How Fast Should a Space Station Rotate?

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kentagions
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How Fast Should a Space Station Rotate?

Postby kentagions » Wed Jan 09, 2019 10:42 am

In Soft Science Fiction, artificial gravity is produced by gravity plates and repulsor or attractor fields. Sometimes, the author doesn't mention it at all, leaving the reader to wonder what fantastic mechanism keeps characters on the floor. Soft Scifi, or Fantasy in space, doesn't need to adhere to real-world science, it just needs to be consistent. Really.

Hard Scifi, however, needs to adhere to Physical Laws as they exist in our universe. Long-term habitation of a space station requires artificial gravity due to the serious detrimental effects of microgravity on the human body. The only way to generate artificial gravity is with centrifugal force, something done on carnival rides for a hundred years. Easy, right?

The three parameters needed are Radius (From rotational center), Angular Velocity (Period of Rotation in RPM) and Centripetal Acceleration (The force - in gravities - at the perimeter). Gravity equals Radius times (two pi over Angular Velocity) squared. Angular Velocity equals two pi times the square root of Radius over Centripetal Acceleration (Where Centripetal Acceleration is greater than zero). Basically, the bigger the radius of a spinning ship (or space station), the slower it has to rotate to produce one gravity at the habitation level. Easy peasy.

Or go here: https://www.artificial-gravity.com/sw/SpinCalc/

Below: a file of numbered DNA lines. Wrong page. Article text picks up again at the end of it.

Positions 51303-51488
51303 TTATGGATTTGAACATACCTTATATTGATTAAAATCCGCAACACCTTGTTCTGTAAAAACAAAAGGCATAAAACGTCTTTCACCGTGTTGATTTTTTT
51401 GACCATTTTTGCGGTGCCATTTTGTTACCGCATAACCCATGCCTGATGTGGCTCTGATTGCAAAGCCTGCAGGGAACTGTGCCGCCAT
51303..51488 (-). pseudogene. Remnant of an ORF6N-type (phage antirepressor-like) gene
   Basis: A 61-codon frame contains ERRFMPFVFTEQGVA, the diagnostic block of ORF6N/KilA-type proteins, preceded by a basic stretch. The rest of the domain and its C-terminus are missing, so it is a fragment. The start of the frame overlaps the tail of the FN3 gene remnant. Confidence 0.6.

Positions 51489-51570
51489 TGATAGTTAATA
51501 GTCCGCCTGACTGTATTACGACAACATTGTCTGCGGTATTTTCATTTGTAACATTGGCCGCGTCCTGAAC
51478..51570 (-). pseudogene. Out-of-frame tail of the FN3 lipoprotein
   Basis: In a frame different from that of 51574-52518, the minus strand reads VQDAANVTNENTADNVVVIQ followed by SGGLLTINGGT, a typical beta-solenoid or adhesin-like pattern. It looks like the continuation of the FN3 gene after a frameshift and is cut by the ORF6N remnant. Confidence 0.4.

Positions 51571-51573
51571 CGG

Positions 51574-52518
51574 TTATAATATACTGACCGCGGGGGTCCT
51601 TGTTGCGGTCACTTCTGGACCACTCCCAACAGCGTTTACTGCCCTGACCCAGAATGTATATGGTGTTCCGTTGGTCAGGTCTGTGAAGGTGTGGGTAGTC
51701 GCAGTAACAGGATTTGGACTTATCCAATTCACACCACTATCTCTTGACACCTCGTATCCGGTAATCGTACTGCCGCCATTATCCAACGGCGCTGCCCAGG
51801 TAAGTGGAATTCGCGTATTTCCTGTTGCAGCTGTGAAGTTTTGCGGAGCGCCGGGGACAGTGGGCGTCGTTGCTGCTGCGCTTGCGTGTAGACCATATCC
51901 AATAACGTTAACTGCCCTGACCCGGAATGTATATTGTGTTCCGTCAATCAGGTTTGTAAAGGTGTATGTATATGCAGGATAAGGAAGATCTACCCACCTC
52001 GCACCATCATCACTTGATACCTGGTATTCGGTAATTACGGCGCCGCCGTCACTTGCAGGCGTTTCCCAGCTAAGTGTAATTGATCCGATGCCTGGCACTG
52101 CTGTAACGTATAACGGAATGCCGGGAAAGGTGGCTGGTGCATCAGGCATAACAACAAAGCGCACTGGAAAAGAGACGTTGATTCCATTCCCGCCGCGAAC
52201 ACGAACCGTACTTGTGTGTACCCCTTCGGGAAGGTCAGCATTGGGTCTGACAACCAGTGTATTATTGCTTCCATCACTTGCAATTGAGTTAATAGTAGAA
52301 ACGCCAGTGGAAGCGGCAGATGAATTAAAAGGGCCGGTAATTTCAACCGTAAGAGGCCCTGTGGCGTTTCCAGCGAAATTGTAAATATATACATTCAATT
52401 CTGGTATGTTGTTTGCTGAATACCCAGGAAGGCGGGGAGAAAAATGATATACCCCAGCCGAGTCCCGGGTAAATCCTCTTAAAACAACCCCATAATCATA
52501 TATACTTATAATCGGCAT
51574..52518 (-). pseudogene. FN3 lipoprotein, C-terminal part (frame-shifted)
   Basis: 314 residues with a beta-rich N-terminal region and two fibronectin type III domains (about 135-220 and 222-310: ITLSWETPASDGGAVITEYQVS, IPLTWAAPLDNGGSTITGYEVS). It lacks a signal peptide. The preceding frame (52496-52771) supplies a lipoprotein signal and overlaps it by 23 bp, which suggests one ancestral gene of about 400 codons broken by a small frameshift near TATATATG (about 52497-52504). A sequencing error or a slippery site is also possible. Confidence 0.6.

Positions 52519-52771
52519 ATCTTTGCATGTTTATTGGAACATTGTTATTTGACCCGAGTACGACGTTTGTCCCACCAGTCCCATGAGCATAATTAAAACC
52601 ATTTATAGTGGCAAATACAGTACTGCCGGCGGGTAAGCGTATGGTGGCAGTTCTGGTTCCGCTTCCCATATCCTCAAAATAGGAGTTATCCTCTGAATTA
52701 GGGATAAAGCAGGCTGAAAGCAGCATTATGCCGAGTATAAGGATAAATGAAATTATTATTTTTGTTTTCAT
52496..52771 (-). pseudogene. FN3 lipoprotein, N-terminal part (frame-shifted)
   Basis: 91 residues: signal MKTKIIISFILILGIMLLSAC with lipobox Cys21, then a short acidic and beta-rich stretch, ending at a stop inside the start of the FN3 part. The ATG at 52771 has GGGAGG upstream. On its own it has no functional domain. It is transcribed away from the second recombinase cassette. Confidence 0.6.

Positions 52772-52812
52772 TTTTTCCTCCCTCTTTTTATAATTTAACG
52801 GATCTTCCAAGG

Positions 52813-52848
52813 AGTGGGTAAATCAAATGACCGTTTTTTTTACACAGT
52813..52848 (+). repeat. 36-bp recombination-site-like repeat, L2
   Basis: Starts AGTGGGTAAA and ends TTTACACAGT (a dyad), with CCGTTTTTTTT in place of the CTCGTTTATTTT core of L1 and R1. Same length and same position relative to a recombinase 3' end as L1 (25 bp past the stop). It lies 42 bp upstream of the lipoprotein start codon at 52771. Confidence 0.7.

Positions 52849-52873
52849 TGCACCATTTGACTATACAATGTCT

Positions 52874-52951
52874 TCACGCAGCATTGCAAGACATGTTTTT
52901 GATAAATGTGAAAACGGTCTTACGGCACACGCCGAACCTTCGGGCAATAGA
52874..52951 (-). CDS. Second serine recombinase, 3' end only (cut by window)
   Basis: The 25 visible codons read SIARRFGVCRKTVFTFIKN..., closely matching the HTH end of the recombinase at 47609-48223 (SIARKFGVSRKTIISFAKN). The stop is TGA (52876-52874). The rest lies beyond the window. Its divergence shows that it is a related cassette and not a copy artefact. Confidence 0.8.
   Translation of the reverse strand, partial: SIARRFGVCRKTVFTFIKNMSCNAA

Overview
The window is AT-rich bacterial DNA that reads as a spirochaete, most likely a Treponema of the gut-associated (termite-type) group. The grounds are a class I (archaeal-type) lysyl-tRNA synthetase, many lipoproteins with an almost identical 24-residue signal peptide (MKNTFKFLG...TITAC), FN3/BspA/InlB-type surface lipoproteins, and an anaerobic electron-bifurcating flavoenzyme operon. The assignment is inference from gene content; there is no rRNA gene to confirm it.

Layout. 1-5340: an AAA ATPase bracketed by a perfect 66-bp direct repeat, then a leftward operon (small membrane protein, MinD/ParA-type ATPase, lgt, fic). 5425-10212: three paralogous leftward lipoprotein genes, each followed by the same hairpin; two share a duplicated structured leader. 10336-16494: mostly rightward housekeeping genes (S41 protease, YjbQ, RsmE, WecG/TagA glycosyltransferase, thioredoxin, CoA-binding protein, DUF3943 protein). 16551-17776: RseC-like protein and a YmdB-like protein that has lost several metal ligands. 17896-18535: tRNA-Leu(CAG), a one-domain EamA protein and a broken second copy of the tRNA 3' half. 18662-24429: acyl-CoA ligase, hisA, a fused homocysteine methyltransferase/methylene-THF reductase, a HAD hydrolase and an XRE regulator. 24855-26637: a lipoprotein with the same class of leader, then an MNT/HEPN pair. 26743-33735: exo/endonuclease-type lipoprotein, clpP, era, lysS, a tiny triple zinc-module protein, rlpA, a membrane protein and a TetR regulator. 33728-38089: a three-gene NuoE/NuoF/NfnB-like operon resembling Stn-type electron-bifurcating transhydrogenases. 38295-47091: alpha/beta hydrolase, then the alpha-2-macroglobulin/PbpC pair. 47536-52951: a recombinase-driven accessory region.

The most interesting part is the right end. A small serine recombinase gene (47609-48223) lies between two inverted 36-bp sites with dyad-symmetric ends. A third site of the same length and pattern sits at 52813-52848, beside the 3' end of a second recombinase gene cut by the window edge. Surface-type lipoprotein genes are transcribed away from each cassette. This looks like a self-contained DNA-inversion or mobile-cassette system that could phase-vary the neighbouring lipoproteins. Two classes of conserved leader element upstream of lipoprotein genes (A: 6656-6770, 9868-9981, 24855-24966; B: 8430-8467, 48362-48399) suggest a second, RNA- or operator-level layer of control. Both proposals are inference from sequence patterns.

Don't put the calculations in your writing because it will limit your audience. Definitely, know how fast your space structure is rotating so you get a feel for the setting, how it looks from outside looking in and inside looking out. If it's spinning too slow, basketball games will be amazing. If it's spinning too fast, your characters will be really short.

Best of luck,
Kent

amoskalik
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Re: How Fast Should a Space Station Rotate?

Postby amoskalik » Thu Jan 10, 2019 5:42 am

Very cool. Thanks Kent!
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johnprater
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Re: How Fast Should a Space Station Rotate?

Postby johnprater » Thu Jan 24, 2019 1:05 am

kentagions wrote:In Soft Science Fiction, artificial gravity is produced by gravity plates and repulsor or attractor fields. Sometimes, the author doesn't mention it at all, leaving the reader to wonder what fantastic mechanism keeps characters on the floor. Soft Scifi, or Fantasy in space, doesn't need to adhere to real-world science, it just needs to be consistent. Really.

Hard Scifi, however, needs to adhere to Physical Laws as they exist in our universe. Long-term habitation of a space station requires artificial gravity due to the serious detrimental effects of microgravity on the human body. The only way to generate artificial gravity is with centrifugal force, something done on carnival rides for a hundred years. Easy, right? I had a project back at the university where I needed to write a thesis to it about physics. My teacher suggested using this source https://edubirdie.com/thesis-writing-help if I wanted to deepen my knowledge of physics and to write a good thesis. After some time I was amazed by how many things I have learned and how I used them to write a thesis. But let's continue with some parameters.